The Court of Appeals has affirmed its decision that lifted the asset preservation orders on a Chinese casino and its owner and two other people accused of laundering money from the $81 million stolen from the Bangladesh central bank.
In a two-page resolution dated Aug. 2, the appellate court said it was not swayed by the Anti-Money Laundering Council’s (AMLC) appeal to reconsider its ruling.
“The motion thus fails to present any new and substantial matter, or any cogent and compelling reason which would justify reconsideration of the court’s ruling,” Associate Justice Fernanda Lampas-Peralta said.
An asset preservation order is a remedy used by the state to preserve assets related to unlawful activity during civil forfeiture cases.
The appellate court earlier ruled that a Manila trial court did not abuse its discretion in lifting the asset preservation order on the bank accounts of casino owner Kim Sin Wong, who owns Eastern Hawaii Leisure Co. Ltd. And Qiaoqiao Wendy Wang and Dong Na Xu since these were opened before the hacking of Bangladesh Bank’s account with the Federal Reserve Bank of New York in 2016.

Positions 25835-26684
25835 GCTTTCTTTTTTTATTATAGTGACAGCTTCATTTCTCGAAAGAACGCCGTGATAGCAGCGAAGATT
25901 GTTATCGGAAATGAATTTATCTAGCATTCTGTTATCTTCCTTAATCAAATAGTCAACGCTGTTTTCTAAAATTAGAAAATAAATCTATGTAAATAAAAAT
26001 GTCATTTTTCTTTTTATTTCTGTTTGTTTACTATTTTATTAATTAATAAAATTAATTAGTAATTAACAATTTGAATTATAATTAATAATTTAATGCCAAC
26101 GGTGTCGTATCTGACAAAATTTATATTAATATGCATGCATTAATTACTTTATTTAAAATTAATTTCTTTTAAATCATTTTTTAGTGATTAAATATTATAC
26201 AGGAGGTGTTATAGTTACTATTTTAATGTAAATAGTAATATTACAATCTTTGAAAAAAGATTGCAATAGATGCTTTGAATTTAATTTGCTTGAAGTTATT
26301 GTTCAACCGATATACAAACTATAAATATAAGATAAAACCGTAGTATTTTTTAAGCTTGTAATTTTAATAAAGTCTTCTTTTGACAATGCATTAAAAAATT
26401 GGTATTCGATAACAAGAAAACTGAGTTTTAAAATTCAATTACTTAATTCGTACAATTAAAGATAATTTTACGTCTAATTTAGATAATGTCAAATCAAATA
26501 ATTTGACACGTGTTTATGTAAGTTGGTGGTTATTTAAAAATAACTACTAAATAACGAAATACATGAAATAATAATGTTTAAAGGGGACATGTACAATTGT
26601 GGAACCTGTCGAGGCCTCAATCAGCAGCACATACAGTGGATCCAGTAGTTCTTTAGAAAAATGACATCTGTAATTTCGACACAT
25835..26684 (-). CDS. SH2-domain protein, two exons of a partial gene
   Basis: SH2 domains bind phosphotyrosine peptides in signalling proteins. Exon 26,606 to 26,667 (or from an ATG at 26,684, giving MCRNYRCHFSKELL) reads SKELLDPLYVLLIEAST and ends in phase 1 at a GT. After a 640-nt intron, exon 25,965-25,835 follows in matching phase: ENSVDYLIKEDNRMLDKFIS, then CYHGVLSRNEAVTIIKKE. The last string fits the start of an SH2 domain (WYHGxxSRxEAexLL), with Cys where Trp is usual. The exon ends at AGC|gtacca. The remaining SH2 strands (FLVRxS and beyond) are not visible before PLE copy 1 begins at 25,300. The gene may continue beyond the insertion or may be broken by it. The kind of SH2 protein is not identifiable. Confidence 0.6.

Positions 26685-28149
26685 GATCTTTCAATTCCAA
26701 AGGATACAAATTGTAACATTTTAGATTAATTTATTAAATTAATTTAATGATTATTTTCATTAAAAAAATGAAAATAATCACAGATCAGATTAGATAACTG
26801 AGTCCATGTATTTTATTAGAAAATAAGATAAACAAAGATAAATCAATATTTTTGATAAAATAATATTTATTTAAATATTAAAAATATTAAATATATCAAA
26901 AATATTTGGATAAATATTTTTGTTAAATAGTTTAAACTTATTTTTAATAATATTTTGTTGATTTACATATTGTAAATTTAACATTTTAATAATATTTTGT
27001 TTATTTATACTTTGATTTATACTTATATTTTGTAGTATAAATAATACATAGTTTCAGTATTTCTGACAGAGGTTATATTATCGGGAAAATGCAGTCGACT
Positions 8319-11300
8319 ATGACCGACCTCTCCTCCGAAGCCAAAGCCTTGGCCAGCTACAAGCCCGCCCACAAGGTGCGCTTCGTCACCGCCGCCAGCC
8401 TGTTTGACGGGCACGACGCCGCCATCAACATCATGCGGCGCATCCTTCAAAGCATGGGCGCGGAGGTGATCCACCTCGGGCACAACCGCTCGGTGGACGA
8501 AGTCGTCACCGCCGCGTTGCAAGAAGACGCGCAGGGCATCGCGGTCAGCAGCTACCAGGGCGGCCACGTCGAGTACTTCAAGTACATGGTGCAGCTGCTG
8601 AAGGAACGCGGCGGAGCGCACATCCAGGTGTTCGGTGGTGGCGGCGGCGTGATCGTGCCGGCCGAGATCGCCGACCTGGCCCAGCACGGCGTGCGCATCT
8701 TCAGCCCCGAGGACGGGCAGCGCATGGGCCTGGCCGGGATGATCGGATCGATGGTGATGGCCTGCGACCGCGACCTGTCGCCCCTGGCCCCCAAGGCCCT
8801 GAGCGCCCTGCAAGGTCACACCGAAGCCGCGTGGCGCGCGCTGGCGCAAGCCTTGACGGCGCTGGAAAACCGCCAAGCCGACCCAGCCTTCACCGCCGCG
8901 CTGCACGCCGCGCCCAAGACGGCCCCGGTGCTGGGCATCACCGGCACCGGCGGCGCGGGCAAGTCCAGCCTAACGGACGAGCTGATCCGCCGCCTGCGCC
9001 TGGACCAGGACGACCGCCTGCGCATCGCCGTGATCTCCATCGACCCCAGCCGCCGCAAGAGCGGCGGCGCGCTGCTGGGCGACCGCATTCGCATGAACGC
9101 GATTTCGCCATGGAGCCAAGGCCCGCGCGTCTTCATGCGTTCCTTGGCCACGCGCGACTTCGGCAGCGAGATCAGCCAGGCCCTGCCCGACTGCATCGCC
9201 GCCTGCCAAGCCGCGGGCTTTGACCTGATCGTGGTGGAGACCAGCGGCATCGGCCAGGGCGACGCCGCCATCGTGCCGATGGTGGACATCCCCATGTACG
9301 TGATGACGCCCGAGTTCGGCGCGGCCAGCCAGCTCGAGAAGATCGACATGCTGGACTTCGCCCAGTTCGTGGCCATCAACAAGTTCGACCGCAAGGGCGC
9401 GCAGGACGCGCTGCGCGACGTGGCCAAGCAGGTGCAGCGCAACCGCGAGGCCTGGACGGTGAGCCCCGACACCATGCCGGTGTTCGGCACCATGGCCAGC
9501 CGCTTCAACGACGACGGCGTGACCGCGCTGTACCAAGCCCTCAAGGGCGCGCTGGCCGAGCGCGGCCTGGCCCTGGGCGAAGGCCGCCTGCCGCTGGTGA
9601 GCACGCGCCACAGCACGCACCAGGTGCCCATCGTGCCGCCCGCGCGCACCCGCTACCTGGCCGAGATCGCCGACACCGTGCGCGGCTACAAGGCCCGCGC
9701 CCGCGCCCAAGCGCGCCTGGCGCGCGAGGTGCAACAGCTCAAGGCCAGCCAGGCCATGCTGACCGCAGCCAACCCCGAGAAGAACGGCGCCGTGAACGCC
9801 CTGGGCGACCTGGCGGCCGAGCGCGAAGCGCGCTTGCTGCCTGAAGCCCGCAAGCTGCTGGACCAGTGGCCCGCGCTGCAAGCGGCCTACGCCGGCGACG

The court also said the casino owner and his company acted in good faith by returning $4.63 million and $488.28 million to the council.
It said the AMLC had failed to prove that the bank accounts were opened to receive stolen funds.
“All told, the trial court did not gravely abuse its discretion in granting the private respondents’ motions to discharge the asset preservation orders.” — JVDO